Thornwatch Preview - Talking Cards & RPGs With Penny Arcade's Gabe

Jonathan Bolding | 24 Apr 2014 13:00
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thornwatch playtest 1

So how does it play?

In short, smooth. I played in a playtest session that took about two and a half hours, and the disclaimer as to what I saw there is that according to Krahulik the primary goal was "to stress test the basic combat system." By his own admission some of the more roleplay focused mechanics, or abilities that required heavy Game Master rulings, were left out. That playtest, and the mechanics showcased in it, were remarkably well-fitted for a complicated, multi-part, asynchronous design in a game category without much prior work in it. Most of all, though, they were fun. They were readily easily understood for a tired person, late at night, on the second day of a convention. That goes along with what Krahulik's design goals are for the system. "I think the barrier to entry on Thornwatch would be a lot lower," he said, comparing his game to traditional roleplaying, "you could show up to play Pandemic or Ticket to Ride and just put Thornwatch down and start playing it." I'd guess it took me about ten minutes to learn the game's basics, and I learned the rest as we played in about fifteen more.

The game revolves around the idea of class decks. Each character embodies one of the Thornwatch's Icons, ideals of heroes that have lived on for years as different ghosts take on the role. Each of those decks has a suite of moves and abilities for you to play, and each of those cards has a skill type. For the melee-focused Guard, for example, every card in the deck is either Strength or Vitality. For the Blade, each is Dexterity or Strength. Your character has a couple statistics independent of their deck and hand: A movement speed, a few Traits for roleplaying, a defense value, and a wound threshold that determines when you drop dead.

In the playtest there were four classes available. The Guard was a brawler who drew enemies' attacks to himself and supported his allies. He had various stances, like a battlerage that turned his wounds into Strength cards that fueled his abilities and a defensive stance that made him harder to hit. The Greenheart was a healer and utility fighter who not only dished out damage in melee, but could create magical trees on the battlefield by planting seeds inside of key enemies. Those seeds exploded into, for example, a Tree of Vitality that gave healing fruit to nearby allies. The Blade was a fast, maneuverable class themed around having more swords, knives, and daggers than everyone else out there - and doing more with them. He appeared the most straightforward, but clearly had nuanced abilities to dart in and out of combat. The Sage was a spellcaster like a traditional D&D Wizard: Able to hurl damaging fireballs, but clearly more useful when employing powerful utility magic to boost allies and hamper enemies - like a mirror image that allowed him to discard cards in exchange for penalties to enemy attacks.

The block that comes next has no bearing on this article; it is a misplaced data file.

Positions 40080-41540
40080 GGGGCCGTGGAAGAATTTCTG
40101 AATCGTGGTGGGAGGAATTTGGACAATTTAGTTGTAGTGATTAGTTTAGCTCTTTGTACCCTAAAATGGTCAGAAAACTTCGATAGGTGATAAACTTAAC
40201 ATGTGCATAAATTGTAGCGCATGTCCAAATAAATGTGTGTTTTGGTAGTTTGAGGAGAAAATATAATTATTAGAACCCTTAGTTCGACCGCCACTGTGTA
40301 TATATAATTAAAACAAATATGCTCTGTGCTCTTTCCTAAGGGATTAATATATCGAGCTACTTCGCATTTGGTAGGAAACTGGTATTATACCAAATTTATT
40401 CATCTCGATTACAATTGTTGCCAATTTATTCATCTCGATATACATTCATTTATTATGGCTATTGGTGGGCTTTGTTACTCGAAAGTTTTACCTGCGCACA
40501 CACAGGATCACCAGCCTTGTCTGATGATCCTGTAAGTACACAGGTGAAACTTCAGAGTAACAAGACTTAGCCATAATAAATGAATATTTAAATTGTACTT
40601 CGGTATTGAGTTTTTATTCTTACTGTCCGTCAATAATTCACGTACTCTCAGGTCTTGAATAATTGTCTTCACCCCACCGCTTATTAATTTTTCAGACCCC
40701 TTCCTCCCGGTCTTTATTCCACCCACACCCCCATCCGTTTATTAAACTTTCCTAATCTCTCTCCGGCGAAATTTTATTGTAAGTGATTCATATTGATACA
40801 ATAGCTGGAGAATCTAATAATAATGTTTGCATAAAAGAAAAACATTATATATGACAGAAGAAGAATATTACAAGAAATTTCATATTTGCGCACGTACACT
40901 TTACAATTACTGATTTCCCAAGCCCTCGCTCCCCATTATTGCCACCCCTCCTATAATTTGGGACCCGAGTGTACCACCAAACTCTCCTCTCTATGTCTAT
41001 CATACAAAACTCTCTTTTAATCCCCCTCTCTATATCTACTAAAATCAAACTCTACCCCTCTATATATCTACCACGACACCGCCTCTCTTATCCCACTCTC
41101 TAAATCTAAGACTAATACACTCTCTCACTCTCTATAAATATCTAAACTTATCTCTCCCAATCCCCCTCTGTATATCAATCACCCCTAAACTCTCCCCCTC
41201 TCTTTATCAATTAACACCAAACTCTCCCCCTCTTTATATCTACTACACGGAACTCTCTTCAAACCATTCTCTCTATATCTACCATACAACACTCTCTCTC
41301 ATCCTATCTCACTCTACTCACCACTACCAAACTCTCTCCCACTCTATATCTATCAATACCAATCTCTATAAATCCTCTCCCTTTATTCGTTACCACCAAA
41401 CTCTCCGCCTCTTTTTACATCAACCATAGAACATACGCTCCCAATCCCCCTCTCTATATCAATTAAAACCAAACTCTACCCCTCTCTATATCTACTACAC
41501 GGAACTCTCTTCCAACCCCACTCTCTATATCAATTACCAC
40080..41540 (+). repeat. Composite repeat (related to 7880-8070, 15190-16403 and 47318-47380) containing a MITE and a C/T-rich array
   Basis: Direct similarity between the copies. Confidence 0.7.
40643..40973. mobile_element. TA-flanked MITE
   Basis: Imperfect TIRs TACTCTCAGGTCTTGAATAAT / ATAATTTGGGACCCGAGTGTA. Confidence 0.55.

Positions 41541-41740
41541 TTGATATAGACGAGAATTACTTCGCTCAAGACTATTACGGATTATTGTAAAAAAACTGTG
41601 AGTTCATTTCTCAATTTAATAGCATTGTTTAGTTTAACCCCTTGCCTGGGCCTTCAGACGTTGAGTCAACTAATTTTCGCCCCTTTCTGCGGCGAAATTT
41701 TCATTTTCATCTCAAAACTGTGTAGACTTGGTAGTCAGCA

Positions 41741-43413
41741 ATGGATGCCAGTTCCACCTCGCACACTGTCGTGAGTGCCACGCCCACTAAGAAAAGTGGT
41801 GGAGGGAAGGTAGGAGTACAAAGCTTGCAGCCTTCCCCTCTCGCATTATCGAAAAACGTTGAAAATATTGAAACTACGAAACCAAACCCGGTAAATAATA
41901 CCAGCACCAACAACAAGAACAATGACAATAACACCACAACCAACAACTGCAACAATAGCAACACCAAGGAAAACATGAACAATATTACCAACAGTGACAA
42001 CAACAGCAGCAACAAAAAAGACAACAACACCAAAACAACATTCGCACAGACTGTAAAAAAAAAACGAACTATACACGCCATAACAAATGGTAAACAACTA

As you played abilities out of your hand, you'd then have to fuel them with certain kinds of cards. Each turn you could play other cards with the right keywords out of your hand, one of each of your character's skills at a time, to fuel your attacks. For example, my Guard character had an overhead smash attack that had to be given a Strength and a Vitality card before it could be activated, and could be boosted to greater levels with more cards. When you attack, roll two ten-sided dice and add the number of cards powering the attack you're using, trying to hit the target number of your enemy's defense. Enemies, likewise, do the same to hit you - but they have set attacks and damage not based on cards. The clutch to your attacks is that the Strength and Vitality cards you're playing to fuel your ability are themselves other abilities - a Cleave card would be tagged Vitality, while the aforementioned Overhead Smash was a Strength card itself. That way, you're losing a bit of flexibility to power your attacks at base strength, and losing a lot of flexibility to boost them to their maximum level. At the end of each turn, you'd draw back up to five cards.

As your character gets damaged by enemies, you shuffle wound cards into your deck. Those wound cards, when drawn into your hand, get stuck there. When you have more wound cards in your hand than your wound threshold, you die. That wound system, said Krahulik, was one of the seeds of the entire game. "I've had that for over two years," he said. In the playtest, the Guard had the highest wound threshold at 5 and the Sage the lowest at 3. The wound system is remarkably simple, but it's definitely Thornwatch's killer innovation, taking the boring death spiral of hit point based roleplaying systems and giving a satisfying amount of randomness to it. You know how many wounds you've taken, but not when you'll succumb to those wounds.

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